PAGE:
Identification of ADAMTS18 as a gene mutated in Knobloch syndrome

Department of Genetics, King Faisal Specialist Hospital and Research Center, Riyadh, Saudi Arabia.
Journal of Medical Genetics (Impact Factor: 6.34). 09/2011; 48(9):597-601. DOI: 10.1136/jmedgenet-2011-100306
Source: PubMed


Knobloch syndrome (KS) is a developmental disorder characterised by occipital skull defect, high myopia, and vitreo-retinal degeneration. Although genetic heterogeneity has been suspected, COL18A1 is the only known KS disease gene to date.
To identify a novel genetic cause of KS in a cohort of Saudi KS patients enrolled in this study.
When COL18A1 mutation was excluded, autozygosity mapping was combined with exome sequencing.
In one patient with first cousin parents, COL18A1 was excluded by both linkage and direct sequencing. By filtering variants generated on exome sequencing using runs of autozygosity in this simplex case, the study identified ADAMTS18 as the only gene carrying a homozygous protein altering mutation. It was also shown that Adamts18 is expressed in the lens and retina in the developing murine eye.
The power of combining exome and autozygome analysis in the study of genetics of autosomal recessive disorders, even in simplex cases, has been demonstrated.

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    • "This is the second report that describes a putative pathogenic role of the ADAMTS18 gene in human genetic diseases that affect the eye and the central nervous system (CNS). Due to the recent description of another ADAMTS18 homozygous missense mutation, i.e., the p.S179L, in a family with Knobloch syndrome [25], we carefully revised the clinical history and phenotype of patient A24 to detect a possible overlap with the Knobloch phenotype. However, the lack of any detectable occipital defect as well as the lack of myopia (the patient is actually hypermetropic) and of the classical signs of vitreoretinal degeneration [29] prompted us to exclude the diagnosis of Knobloch syndrome in patient A24 (Figure 1A and data not shown) thus suggesting that the ADAMTS18 gene is also responsible for non-Knobloch forms of retinal diseases. "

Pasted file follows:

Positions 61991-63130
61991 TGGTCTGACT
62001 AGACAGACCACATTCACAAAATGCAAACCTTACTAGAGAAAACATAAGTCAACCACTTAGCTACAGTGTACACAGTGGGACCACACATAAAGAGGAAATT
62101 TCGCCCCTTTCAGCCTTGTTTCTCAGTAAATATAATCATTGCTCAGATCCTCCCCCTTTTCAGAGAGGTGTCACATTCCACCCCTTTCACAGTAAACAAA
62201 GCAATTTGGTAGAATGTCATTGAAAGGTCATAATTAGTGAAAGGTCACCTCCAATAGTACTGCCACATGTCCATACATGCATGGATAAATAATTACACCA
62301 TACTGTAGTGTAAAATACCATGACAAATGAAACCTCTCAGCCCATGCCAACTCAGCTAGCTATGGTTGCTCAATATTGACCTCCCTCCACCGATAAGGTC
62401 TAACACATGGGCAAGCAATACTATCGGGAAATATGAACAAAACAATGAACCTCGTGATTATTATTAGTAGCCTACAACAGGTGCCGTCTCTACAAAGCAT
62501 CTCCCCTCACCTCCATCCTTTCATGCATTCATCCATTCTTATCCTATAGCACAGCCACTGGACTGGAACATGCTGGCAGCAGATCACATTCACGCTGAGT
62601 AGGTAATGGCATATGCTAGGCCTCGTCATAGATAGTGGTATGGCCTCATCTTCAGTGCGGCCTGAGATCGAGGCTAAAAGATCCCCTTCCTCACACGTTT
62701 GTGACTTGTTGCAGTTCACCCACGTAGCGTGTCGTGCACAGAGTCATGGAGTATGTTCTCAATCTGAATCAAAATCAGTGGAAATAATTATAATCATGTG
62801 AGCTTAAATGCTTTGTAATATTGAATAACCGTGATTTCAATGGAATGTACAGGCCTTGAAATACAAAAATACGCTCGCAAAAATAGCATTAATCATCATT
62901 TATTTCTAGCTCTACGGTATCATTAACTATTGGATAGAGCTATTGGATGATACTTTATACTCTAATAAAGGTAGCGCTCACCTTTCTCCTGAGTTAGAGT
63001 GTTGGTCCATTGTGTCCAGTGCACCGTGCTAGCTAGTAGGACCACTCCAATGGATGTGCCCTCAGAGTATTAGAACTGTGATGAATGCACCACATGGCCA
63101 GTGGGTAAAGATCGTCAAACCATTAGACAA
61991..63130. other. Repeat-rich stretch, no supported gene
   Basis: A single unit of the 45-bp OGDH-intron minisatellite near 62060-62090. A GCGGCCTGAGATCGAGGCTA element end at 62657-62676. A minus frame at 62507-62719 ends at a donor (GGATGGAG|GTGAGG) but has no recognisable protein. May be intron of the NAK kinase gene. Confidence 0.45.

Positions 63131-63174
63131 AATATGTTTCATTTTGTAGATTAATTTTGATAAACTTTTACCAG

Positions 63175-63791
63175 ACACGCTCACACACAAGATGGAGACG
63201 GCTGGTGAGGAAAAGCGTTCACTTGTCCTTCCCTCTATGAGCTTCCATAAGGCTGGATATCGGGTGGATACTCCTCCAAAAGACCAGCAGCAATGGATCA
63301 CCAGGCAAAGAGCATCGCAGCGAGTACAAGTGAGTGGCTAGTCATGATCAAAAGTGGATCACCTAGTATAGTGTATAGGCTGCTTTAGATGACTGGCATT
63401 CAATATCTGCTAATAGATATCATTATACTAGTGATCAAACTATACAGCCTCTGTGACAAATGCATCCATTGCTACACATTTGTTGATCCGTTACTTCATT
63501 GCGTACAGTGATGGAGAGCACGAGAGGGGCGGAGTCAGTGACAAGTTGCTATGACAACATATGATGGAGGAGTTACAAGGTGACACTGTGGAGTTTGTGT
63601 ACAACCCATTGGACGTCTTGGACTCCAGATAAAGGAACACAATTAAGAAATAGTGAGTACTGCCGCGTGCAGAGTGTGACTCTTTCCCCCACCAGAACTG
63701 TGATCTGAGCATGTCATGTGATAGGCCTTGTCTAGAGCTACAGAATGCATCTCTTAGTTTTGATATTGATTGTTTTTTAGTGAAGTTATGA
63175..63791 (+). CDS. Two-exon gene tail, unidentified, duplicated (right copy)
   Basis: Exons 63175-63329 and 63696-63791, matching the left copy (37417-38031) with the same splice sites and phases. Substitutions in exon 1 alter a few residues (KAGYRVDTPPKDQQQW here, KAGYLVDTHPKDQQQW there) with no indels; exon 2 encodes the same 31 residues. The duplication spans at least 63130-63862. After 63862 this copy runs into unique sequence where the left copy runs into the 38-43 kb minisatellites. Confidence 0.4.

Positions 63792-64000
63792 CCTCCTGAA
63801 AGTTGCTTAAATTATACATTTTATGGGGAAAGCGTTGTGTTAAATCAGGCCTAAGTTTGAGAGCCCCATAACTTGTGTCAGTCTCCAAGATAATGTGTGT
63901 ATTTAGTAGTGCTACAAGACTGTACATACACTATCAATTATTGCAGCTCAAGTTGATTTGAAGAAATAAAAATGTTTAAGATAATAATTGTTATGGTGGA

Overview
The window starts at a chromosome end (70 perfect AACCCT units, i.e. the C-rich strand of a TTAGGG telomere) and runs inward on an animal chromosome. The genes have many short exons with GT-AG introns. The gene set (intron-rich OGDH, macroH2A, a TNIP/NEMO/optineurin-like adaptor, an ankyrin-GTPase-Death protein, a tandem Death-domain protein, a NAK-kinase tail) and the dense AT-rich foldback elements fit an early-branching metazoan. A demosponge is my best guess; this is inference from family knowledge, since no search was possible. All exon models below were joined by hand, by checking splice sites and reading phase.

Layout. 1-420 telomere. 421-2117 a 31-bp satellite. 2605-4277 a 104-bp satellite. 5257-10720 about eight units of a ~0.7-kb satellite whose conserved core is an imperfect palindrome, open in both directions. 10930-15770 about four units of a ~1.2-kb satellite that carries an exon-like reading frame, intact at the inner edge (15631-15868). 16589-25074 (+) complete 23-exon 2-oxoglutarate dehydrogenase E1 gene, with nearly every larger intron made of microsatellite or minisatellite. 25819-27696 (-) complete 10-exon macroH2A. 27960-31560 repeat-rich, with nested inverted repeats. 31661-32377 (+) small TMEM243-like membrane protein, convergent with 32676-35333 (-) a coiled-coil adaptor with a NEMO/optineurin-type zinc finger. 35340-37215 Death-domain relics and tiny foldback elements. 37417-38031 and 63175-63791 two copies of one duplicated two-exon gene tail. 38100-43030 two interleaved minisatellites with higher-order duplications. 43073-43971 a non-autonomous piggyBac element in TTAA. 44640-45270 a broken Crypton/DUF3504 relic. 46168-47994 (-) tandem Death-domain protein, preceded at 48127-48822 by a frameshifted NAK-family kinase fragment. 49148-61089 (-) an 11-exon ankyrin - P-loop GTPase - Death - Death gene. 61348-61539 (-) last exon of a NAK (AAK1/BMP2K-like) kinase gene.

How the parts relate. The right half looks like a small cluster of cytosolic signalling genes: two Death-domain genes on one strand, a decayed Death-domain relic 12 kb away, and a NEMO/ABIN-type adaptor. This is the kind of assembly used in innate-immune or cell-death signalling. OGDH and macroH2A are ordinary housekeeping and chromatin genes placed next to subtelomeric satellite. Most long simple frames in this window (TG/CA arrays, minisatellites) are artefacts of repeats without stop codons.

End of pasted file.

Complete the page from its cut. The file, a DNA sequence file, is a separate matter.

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    ABSTRACT: Background Inherited retinal dystrophies, including Retinitis Pigmentosa and Leber Congenital Amaurosis among others, are a group of genetically heterogeneous disorders that lead to variable degrees of visual deficits. They can be caused by mutations in over 100 genes and there is evidence for the presence of as yet unidentified genes in a significant proportion of patients. We aimed at identifying a novel gene for an autosomal recessive form of early onset severe retinal dystrophy in a patient carrying no previously described mutations in known genes. Methods An integrated strategy including homozygosity mapping and whole exome sequencing was used to identify the responsible mutation. Functional tests were performed in the medaka fish (Oryzias latipes) model organism to gain further insight into the pathogenic role of the ADAMTS18 gene in eye and central nervous system (CNS) dysfunction. Results This study identified, in the analyzed patient, a homozygous missense mutation in the ADAMTS18 gene, which was recently linked to Knobloch syndrome, a rare developmental disorder that affects the eye and the occipital skull. In vivo gene knockdown performed in medaka fish confirmed both that the mutation has a pathogenic role and that the inactivation of this gene has a deleterious effect on photoreceptor cell function. Conclusion This study reveals that mutations in the ADAMTS18 gene can cause a broad phenotypic spectrum of eye disorders and contribute to shed further light on the complexity of retinal diseases.
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